The opinion of the court was delivered by: SHADUR
MILTON I. SHADUR, UNITED STATES DISTRICT JUDGE
Richard Hoffman Corporation, Inc. ("Hoffman") has brought suit against Loews Merrillville Cinemas, Inc. ("Loews Cinemas"), Loews Theatre Management Corp. ("Loews Management"), Columbia Pictures Entertainment, Inc. ("Columbia") and Sony U.S.A., Inc. ("Sony"). Hoffman's Complaint purports to ground federal jurisdiction (a) on diversity-of-citizenship grounds, (b) under RICO (18 U.S.C. §§ 1961-1965)
and (c) via pendent jurisdiction as well.
Based on its initial review of the Complaint,
this Court sua sponte dismisses the Complaint for lack of subject matter jurisdiction -- but without prejudice to Hoffman's prompt curing of the jurisdictional defects referred to here.
Complaint para. 3 properly identifies Hoffman's dual citizenship in accordance with Section 1332(c)(1): Both its state of incorporation and its principal place of business are said to be in Illinois. Complaint para. 4 does the same for Loews Cinemas. But inexplicably Complaint paras. 5 through 7 do not provide the requisite information as to any of the other three corporate defendants.
That obviously inadvertent pleading defect deprives this Court of independent subject matter jurisdiction over this action, for federal courts can deal with cases only as Congress specifies (see Section 1332(c)) and as a plaintiff's express allegations bring the case within those specifications. See, e.g., 5 Wright & Miller, Federal Practice and Procedure: Civil § 1208, at 103-04 and n. 12, and cases there cited (1990 ed.); 13 B id. § 3624, at 610 & n. 20, and cases there cited (1984 ed. and 1990 pocket part). Federal jurisdiction cannot be based on surmise or guesswork.
Because it seems likely that the curing of that oversight by Hoffman's counsel would demonstrate that total diversity really does exist, Section 1653 permits this Court to afford Hoffman an opportunity to provide the curative allegations rather than its having to pay a second filing fee. But while Hoffman's counsel is about it, he would be well advised to take a hard look at the RICO claim that he has sought to advance.
There are at least three fundamental misconceptions disclosed by the purported RICO claim embodied in Complaint Count III -- misconceptions that are often the hallmark of the lawyer who thoughtlessly decides it can't cost anything to throw such a claim into the hopper in addition to whatever other legitimate claims may be involved.
For one thing, counsel's notion of a "pattern of racketeering activity" is at war with the principles that have become clearly marked out in this sometimes murky area -- see the directly applicable precedent in Brandt v. Schal Associates, Inc., 854 F.2d 948, 952-54 (7th Cir. 1988), which affirmed this Court's dismissal of a RICO claim on that very ground at 664 F. Supp. 1193, 1198-99 (N.D. Ill. 1987). Second, counsel's obvious failure to understand the "person"-"enterprise" concept mirrors the comparable failure recently discussed by this Court in S & M Exteriors, Inc. v. Amerimark Building Products, Inc., No. 91 C 1333, slip op. (N.D. Ill. Mar. 8, 1991), a copy of which opinion is attached to this opinion. Third, Hoffman's attempt to charge a conspiracy among the four defendants (Complaint para. 41B) appears to run afoul of the problems that are always encountered in linking up, as a claimed conspiracy, activities that have been carried on within a single controlled corporate structure.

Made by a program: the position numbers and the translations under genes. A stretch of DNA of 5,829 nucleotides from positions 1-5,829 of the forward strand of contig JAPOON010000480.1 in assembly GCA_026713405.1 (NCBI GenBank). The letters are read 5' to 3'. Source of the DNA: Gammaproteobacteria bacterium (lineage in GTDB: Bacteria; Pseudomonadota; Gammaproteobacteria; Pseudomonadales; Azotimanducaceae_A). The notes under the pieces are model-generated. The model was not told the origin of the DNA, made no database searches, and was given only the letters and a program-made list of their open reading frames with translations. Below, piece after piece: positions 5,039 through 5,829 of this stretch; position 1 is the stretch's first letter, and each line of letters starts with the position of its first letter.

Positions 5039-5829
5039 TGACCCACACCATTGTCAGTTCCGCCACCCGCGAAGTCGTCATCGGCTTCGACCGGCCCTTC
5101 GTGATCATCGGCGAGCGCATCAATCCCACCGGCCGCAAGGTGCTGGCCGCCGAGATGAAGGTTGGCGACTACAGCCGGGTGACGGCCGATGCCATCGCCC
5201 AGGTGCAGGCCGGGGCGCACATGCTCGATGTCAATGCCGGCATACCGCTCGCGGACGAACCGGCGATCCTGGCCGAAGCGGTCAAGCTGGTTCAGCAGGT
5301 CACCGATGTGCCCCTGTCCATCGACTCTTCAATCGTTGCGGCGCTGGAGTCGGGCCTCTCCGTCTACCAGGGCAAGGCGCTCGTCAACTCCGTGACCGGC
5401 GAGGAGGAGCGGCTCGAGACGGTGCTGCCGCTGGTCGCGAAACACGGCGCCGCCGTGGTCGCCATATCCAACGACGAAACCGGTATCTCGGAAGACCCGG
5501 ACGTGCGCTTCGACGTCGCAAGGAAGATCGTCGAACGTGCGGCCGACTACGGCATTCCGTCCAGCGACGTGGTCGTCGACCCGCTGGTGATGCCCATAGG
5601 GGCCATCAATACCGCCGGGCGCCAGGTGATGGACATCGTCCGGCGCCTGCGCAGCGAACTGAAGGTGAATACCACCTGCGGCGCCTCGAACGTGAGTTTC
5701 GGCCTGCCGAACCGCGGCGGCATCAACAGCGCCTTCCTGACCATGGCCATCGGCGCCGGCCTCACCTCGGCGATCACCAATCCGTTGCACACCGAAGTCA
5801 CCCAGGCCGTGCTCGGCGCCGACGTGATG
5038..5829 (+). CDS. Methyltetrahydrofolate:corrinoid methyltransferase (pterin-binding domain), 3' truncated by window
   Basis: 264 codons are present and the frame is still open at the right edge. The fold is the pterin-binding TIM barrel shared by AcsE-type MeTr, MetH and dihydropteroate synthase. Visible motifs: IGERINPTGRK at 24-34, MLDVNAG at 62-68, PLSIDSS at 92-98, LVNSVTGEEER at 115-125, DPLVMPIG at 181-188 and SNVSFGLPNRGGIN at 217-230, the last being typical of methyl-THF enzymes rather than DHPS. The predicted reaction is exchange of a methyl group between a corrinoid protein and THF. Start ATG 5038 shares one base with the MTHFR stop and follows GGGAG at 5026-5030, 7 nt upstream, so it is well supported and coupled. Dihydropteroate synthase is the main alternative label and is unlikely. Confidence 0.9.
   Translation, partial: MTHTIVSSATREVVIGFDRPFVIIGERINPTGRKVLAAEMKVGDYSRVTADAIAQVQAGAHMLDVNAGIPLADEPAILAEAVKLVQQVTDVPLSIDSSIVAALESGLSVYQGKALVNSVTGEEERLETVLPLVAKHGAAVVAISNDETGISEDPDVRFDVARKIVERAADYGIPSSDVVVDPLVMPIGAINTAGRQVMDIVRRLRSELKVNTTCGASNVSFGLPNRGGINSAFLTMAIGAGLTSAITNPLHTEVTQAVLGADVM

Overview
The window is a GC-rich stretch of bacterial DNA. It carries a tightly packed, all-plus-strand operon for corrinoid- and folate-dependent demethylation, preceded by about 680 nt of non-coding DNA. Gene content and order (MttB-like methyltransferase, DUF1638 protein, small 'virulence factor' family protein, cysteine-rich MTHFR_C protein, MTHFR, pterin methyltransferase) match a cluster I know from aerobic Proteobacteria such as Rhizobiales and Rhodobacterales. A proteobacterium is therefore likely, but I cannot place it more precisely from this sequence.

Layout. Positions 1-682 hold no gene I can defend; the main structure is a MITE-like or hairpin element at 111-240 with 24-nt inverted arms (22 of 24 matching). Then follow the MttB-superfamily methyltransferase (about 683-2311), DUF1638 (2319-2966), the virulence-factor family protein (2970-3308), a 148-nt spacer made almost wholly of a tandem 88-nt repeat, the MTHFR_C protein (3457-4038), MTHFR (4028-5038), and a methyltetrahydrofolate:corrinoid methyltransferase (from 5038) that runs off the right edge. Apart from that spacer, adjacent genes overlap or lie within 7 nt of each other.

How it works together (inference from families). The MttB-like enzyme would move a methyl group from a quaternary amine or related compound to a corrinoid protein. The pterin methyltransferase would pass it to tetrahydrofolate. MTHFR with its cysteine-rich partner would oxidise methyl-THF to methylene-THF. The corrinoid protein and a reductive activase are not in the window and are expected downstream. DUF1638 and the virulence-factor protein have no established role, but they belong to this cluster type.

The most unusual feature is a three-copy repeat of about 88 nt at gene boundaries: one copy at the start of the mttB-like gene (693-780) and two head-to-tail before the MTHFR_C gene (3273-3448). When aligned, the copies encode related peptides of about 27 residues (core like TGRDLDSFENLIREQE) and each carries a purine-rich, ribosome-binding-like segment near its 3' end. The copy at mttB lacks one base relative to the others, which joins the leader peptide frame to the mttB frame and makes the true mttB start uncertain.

When Hoffman's counsel returns to the drawing board as he must, he would therefore do well to consider whether the revised Complaint ought to include a RICO count.
But whatever the determination on that score may be, the present Complaint must be and is dismissed for lack of subject matter jurisdiction, with leave to file an Amended Complaint on or before March 29, 1991. On the assumption that such a renewed effort is forthcoming, rather than Hoffman's electing to refile the lawsuit in a state court of general jurisdiction, this action is set for a status hearing at 9 a.m. May 8, 1991.
In the United States District Court for The Northern District of Illinois Eastern Division S & M Exteriors, Inc., Plaintiff, v. Amerimark Building Products, Inc., et al., Defendants.
MEMORANDUM OPINION AND ORDER
S & M Exteriors, Inc. ("S & M") has brought this action against manufacturer Amerimark Building Products, Inc. ("Amerimark") and two of its wholesale distributors, Tri-State Roofing and Siding Wholesale, Inc. ("Tri-State") and Lakeland Building Supply, Inc. ("Lakeland"), seeking to ground federal jurisdiction in RICO (18 U.S.C. §§ 1961-1965)
and adding pendent state law claims of common law fraud and breach of contract. Based on its initial review of S & M's Complaint,
this Court sua sponte dismisses the Complaint for lack of subject matter jurisdiction.
Because of the presence of the non-RICO counts, attention should briefly be focused at the outset on the absence of complete diversity of citizenship as a possible alternative basis for federal jurisdiction. S & M is an Illinois corporation and hence an Illinois citizen (Complaint para. 3), and the same is true of both Tri-State (Complaint para. 5) and Lakeland (Complaint para. 6). Accordingly there is no predicate for federal jurisdiction unless a proper RICO claim has been set out in the Complaint. S & M's counsel are thus correct in labeling other claims advanced in the ...